2009 Governor's Race Will Be State's Litmus Test
Thursday, November 22, 2007
For those who can't get enough of Virginia elections, time to look ahead to the governor's race in 2009.
Yes, there is a U.S. Senate and presidential election next November.
But with former governor Mark R. Warner (D) an early favorite to win the Senate race, the election for governor will be the contest that will really decide whether Virginia is turning blue or if party gains this decade were largely because of President Bush's unpopularity.
Candidates in both major parties are starting to gear up for the governor's race. And much of the early positioning centers on who is most likely to win a general election, an issue that might dominate both parties' nominating contests in 2009.
For Republicans looking to stage a comeback in the commonwealth, the early jockeying centers on Attorney General Robert F. McDonnell, Lt. Gov. Bill Bolling and former governor and U.S. senator George F. Allen.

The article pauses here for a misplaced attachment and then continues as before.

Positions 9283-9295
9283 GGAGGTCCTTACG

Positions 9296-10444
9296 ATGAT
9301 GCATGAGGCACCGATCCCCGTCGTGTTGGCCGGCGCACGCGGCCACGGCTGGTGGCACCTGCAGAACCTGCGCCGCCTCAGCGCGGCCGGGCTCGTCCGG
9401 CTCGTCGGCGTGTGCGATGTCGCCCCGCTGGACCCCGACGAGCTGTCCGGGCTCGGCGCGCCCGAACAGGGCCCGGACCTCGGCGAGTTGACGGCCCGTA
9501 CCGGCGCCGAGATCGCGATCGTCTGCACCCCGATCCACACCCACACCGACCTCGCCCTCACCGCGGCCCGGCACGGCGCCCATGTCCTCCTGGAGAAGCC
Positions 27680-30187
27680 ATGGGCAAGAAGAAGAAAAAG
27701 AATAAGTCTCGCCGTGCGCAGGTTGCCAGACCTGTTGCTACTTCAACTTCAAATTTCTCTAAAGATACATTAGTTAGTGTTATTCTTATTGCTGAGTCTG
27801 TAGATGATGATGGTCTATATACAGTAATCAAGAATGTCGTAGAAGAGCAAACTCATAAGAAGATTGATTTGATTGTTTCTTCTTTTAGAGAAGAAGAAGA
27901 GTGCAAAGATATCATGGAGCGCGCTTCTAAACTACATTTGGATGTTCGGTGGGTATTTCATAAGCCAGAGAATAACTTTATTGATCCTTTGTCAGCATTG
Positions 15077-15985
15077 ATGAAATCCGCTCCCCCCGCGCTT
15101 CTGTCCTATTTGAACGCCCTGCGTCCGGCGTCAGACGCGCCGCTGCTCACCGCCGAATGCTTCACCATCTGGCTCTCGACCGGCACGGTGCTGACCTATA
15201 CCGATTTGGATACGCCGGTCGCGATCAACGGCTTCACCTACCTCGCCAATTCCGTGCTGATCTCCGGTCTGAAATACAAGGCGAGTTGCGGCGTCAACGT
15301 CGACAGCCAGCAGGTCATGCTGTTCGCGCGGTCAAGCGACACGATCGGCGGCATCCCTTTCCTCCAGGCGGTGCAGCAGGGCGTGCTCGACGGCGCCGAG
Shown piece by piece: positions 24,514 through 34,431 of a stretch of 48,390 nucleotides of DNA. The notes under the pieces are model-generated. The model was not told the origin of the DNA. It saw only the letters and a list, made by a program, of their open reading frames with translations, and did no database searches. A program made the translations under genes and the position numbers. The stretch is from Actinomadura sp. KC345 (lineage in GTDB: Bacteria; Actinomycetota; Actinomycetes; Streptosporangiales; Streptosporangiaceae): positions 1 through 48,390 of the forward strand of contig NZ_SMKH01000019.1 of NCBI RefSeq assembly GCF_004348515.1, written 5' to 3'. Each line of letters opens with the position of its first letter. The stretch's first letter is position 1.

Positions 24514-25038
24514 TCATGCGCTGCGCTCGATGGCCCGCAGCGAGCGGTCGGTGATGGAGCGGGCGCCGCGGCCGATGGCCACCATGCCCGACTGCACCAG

Allen, governor from 1994 to 1998, has been sending strong signals in recent weeks that he might be about to reemerge onto the political stage.
At a news conference last week, Allen was affable and talkative, appearing as if he has put last year's U.S. Senate loss to James Webb (D-Va.) behind him.
Eleven days ago, Allen also penned an op-ed in the Richmond Times-Dispatch in which he talked about his record as governor and the future of the state GOP. Allen didn't say whether he plans to run for governor, but he wrote that Republicans need to "earn the privilege to serve and lead again."
If he runs, Republicans and Democrats say, he would be a formidable candidate and an early favorite to win the nomination.
Allen could tap his solid base of support in the Richmond suburbs, the Shenandoah Valley and southern Virginia. Because of his strength in those regions, Allen came within 9,000 votes of winning reelection, despite his well-publicized gaffes and opposition to his support for the war in Iraq.